Niraparib promoted long-term progression-free survival benefit in Phase 3 advanced ovarian cancer study 

Brentford, UK–headquartered GSK (LSE/NYSE:GSK) reported long-term data from the phase 3 PRIMA study indicating that the PARP inhibitor Zejula (niraparib) promoted a sustained and clinically meaningful progression-free survival (PFS) benefit in ovarian cancer patients.

The survival benefit was evident across biomarker subgroups, including BRCAm, HRd and HRp.

Patients in the HRd subgroup had a 48% reduction of progression or death compared to placebo.

The estimated probability of no progressive disease or death at four years in the broader population was 24% for niraparib compared to 14% for placebo.

GSK plans to present the updated efficacy analysis data on September 11 at the (European Society for Medical Oncology) ESMO Annual Meeting in Paris.

GSK noted in a news release that the overall survival data are “not yet mature based on the prespecified analysis plan.”

The study tested niraparib as maintenance therapy in first-line ovarian…

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‘Itty bitty’ falloposcope imaging device used inside fallopian tubes for the first time

University of Arizona BIO5 Institute Director Jennifer Barton developed the high-resolution falloposcope. [Photo courtesy of the University of Arizona]

After years of development, University of Arizona researchers have captured their first images inside fallopian tubes with a new device that could be used to search for early signs of ovarian cancer before it spreads.

University of Arizona BIO5 Institute Director Jennifer Barton developed the high-resolution falloposcope, which has a diameter of only 0.8 mm.

“It’s itty bitty,” she said in a news release. “You just couldn’t have fabricated something like this, even six, seven years ago.”

Dr. John Heusinkveld has used the falloposcope since September to look inside the fallopian tubes of four volunteers who were having their tubes removed for non-cancer reasons.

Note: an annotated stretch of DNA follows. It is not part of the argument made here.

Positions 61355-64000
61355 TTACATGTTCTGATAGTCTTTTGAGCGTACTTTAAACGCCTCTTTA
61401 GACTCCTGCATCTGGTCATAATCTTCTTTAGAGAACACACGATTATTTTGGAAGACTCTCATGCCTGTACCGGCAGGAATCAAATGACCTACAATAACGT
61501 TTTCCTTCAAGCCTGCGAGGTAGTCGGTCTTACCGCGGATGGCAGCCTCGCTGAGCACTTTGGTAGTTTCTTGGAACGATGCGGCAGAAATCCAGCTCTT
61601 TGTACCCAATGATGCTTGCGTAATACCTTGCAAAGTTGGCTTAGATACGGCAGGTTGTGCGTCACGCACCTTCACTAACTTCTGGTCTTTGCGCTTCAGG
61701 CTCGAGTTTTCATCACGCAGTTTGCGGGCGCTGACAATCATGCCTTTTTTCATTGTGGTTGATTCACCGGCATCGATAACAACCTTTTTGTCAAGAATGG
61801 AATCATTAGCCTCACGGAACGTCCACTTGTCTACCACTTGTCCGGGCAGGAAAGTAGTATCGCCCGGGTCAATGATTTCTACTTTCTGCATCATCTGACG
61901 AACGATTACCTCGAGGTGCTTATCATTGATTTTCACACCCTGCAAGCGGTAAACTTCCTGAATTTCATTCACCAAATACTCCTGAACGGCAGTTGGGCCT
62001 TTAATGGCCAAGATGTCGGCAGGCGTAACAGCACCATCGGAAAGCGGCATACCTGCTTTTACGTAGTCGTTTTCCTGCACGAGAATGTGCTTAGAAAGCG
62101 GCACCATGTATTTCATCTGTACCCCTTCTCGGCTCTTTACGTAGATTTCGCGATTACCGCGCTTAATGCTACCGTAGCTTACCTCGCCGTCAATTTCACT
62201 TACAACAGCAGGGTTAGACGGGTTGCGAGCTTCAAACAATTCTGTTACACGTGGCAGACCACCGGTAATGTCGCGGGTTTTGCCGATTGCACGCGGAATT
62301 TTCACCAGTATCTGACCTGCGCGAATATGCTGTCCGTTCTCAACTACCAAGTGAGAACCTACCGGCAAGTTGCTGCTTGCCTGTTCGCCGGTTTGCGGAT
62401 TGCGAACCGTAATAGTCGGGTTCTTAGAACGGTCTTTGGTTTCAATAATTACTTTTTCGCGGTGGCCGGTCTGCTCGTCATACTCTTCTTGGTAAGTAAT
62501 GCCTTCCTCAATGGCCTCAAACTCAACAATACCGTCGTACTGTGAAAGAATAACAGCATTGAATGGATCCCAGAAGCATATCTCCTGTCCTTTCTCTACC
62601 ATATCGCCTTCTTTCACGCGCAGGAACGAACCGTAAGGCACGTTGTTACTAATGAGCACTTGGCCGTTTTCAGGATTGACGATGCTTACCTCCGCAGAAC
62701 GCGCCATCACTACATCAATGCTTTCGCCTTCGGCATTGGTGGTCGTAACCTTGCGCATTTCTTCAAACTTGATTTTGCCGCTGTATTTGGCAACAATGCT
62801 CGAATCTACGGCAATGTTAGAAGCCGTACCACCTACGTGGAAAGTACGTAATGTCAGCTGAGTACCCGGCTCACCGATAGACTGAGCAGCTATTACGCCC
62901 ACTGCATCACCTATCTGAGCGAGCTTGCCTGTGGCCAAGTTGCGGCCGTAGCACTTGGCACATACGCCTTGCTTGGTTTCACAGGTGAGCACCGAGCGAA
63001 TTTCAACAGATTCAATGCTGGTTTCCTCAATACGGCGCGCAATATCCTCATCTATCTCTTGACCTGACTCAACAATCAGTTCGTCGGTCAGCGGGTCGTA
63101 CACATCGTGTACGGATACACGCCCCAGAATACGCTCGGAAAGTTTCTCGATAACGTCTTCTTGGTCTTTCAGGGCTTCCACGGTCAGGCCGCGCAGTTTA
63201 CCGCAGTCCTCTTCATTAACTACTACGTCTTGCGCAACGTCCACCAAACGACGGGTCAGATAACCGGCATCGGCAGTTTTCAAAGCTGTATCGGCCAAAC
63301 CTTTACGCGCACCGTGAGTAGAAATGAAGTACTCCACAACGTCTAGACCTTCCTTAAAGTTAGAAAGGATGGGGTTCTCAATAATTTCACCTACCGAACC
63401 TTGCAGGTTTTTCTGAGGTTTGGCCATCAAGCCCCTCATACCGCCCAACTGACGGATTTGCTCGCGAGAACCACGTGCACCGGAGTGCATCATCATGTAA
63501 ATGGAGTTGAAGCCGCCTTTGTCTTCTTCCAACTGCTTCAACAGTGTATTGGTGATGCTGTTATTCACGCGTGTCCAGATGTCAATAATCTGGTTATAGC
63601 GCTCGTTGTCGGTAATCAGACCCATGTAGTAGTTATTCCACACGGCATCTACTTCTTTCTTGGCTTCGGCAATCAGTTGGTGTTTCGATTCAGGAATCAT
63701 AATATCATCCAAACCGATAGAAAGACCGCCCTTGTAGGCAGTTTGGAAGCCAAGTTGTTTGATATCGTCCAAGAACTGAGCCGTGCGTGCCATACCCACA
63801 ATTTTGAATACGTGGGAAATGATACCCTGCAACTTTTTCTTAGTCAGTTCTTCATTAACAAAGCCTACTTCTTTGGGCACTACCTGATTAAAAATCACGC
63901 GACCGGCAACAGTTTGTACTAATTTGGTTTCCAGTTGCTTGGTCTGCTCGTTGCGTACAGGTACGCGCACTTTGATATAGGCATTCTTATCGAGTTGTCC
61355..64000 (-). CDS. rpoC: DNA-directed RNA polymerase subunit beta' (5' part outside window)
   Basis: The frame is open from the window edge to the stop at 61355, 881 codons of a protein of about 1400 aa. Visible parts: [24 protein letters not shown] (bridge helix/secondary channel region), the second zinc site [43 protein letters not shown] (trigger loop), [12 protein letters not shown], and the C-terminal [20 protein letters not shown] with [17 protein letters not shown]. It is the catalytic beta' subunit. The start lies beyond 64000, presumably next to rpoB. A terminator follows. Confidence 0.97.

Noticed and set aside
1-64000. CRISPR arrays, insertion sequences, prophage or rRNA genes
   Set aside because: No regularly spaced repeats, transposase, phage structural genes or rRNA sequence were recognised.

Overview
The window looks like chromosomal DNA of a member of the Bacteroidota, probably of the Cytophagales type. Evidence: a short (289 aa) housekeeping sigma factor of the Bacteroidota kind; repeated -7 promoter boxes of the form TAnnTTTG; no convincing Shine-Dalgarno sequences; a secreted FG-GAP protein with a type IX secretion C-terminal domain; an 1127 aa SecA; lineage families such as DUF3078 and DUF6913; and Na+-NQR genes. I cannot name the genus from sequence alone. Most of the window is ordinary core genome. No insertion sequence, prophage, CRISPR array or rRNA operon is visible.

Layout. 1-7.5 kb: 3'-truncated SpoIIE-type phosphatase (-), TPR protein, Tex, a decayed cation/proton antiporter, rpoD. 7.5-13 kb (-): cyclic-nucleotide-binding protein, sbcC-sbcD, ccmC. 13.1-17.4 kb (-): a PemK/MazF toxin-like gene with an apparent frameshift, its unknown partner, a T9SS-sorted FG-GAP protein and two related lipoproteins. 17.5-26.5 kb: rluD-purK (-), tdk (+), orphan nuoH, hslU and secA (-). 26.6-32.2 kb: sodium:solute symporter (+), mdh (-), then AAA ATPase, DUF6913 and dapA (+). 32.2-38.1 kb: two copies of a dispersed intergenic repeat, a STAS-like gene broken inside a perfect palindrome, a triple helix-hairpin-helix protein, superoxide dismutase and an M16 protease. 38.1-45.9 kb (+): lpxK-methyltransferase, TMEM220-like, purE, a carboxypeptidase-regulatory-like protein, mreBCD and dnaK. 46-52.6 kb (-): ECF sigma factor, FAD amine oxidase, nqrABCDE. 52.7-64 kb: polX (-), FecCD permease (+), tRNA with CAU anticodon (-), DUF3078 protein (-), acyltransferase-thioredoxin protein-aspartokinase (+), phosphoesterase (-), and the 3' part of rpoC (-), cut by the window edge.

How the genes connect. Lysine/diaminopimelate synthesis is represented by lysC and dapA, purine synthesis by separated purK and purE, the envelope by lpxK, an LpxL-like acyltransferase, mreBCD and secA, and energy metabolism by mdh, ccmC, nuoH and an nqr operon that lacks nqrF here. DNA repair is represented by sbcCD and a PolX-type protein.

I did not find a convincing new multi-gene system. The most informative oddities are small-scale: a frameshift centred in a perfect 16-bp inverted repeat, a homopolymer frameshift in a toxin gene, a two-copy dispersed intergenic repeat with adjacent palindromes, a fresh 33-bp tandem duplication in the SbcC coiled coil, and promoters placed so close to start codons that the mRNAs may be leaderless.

“This is the first endoscope that can fi…

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Q&A: Why IMV’s DPX-Survivac shows promise in treating ovarian cancer

The biopharmaceutical company IMV (NSDQ:IMV) has recently revealed promising data related to its lead immunotherapy as a potential ovarian cancer treatment. In the Phase 2 DeCidE1 trial, the immunotherapy DPX-Survivac with intermittent low-dose cyclophosphamide showed durable anti-tumor activity in patients with recurrent, advanced ovarian cancer.

To learn more about DPX-Survivac’s potential, we reached out to IMV Chief Medical Officer Joanne Schindler. In the following interview, Schindler touches on the standard of care for treating recurrent ovarian cancer and provides an overview of the potential of the T-cell immunotherapy for treating a range of cancers.

Could you highlight some of the main challenges in treating recurrent ovarian cancer? 

Schindler: In recurrent ovarian cancer, platinum-based chemotherapy is the standard of care option for patients who have responded to prior platinum therapy and for whom recurrence was not rapid (e.g., >…

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